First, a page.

Legacy Code Workshop

The legacy code workshop is designed to help your team take TDD from the classroom back to their daily work. This is an add-on to our TDD training courses, or can be stand alone. The workshop can be delivered with remote or on-site facilitation.

It works like this: you choose some existing legacy function to call (or class to instantiate). As a group, our coach guides you through the Legacy Code Change Recipe. Reacting to one problem at a time, we drag your code into the test environment, carefully dealing with the problems that cause your code to resist being tested.

In on-site workshops, after going through the recipe with the whole group, we may team-up people from similar technologies, compilers, products, and processors so they get more legacy code into the test environment. People work together share knowledge and discoveries in the workshop.

What's the goal of the workshop?

To shorten the time it takes for people to get their code into test harness, so they can use unit testing and TDD immediately in their daily work.

What is the criteria for choosing code to work on in the workshop?

We start by choosing a single function, or class to test. The code chosen for the workshop should meet these criteria. The criterial are in priority order.

  1. The code you choose should be important. -- This means it is actively in development, about to be changed, recently changed or just developed.
  2. It is representative of your code and the kinds of dependencies your code has. -- though probably not the most challenging code you have.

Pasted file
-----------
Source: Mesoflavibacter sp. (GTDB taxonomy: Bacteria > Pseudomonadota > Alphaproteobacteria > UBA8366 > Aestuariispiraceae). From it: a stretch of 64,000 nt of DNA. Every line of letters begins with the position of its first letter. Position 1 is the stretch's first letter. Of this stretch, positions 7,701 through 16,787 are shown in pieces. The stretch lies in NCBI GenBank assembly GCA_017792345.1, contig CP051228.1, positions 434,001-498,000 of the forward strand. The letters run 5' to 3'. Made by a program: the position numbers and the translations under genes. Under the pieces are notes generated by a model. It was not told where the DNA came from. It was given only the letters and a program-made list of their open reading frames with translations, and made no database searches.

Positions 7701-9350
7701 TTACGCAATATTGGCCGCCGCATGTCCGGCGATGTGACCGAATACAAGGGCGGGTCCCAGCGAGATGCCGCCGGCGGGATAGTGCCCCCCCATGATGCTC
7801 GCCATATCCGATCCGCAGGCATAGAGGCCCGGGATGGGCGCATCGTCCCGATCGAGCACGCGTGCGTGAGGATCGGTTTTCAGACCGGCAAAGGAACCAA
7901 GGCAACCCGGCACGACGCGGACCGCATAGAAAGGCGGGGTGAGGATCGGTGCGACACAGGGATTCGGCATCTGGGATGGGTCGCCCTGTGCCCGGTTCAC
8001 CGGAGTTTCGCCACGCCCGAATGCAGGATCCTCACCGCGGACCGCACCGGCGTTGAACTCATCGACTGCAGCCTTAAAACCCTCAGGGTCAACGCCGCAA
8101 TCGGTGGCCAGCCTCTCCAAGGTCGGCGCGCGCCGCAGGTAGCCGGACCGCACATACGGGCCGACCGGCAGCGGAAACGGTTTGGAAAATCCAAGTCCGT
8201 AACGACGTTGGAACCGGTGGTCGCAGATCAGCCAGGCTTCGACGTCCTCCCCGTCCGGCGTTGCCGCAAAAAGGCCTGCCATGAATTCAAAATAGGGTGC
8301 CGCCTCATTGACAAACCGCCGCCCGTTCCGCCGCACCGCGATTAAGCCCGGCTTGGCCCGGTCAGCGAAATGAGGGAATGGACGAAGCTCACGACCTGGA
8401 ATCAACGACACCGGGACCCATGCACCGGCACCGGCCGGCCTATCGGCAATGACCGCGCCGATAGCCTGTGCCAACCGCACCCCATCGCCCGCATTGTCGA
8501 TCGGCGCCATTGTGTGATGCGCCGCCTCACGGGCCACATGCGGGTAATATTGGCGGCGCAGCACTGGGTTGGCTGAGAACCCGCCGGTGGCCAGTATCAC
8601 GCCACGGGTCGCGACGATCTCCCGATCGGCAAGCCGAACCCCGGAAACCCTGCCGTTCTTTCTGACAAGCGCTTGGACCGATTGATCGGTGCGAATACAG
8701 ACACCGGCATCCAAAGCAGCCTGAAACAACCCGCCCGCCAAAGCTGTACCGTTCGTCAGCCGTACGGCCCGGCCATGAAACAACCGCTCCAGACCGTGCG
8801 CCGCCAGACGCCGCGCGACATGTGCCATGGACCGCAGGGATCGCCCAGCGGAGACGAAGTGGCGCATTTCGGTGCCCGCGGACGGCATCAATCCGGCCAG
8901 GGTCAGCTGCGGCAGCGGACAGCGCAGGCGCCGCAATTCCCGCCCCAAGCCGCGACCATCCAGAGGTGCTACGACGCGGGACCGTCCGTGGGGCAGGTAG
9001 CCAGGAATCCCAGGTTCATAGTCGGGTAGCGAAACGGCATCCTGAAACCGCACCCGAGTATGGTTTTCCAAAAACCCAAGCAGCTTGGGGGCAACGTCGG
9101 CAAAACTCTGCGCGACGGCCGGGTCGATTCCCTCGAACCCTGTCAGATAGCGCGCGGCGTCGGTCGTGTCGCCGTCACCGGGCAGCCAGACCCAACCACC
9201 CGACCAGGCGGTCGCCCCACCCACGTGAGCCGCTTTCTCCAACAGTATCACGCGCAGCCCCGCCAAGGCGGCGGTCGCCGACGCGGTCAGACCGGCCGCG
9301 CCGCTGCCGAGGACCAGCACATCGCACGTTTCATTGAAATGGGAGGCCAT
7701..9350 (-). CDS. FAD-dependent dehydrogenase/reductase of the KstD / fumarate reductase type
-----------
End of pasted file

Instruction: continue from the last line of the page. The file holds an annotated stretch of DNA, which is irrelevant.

3. The people in the workshop are familiar with the code. -- if this is not the case, that is OK. This activity will help us learn the code.

Workshop Starting Point

  • Test environment is checked into your code base.
  • There is a single test with a hard coded failure, demonstrating that the test runner gives expected results.
  • The test build has access to production code and execution environment header files.
  • The test build can do a clean build in a few seconds.
  • At least one participant has the environment on their machine (more than one is better).
  • Changes can be commited to your source repository.

Legacy Code Workshop Tooling

Embedded C and C++ Off-Target Development Environment Options

You will need one of these off-target build and execution environments:

  • Linux: gcc or clang
  • Mac: gcc or clang
  • Windows: Linux virtual machine running in VirtualBox
  • Windows: cygwin (Default install + 'Devel' package)
  • Windows: Visual Studio 2012 or later

  • For windows we highly recomend using a Linux virtual machine for your unit test environment. The Linux command line is very powerful for automating repetitive programming activities.

    Non-Embedded C/C++Workshops

  • Likely that no special build tools are needed
  • Install the test harness of your choice and get a simple example test running

  • Starter kits for C and C++

    James provides starter kits and instructions for getting a CppUTest environment set up.
  • CppUTest gcc starter kit -- you may need to tweak the warn ing flags.
  • CppUTest Visual Studio starter kit -- you may have to tweak the project files.

  • You will also want to clone legacy-build script, for use in the workshop.

    Why do I need different development tools for the legacy code workshop?

    Unless you are a special case, your target build and execution environment is slowing you down. One goal of our TDD training and workshop is to help you get your code off the target for unit testing. We'll discuss many advantages during the course. In this training we'll start to reduce the impact of the target hardware bottleneck from your daily work.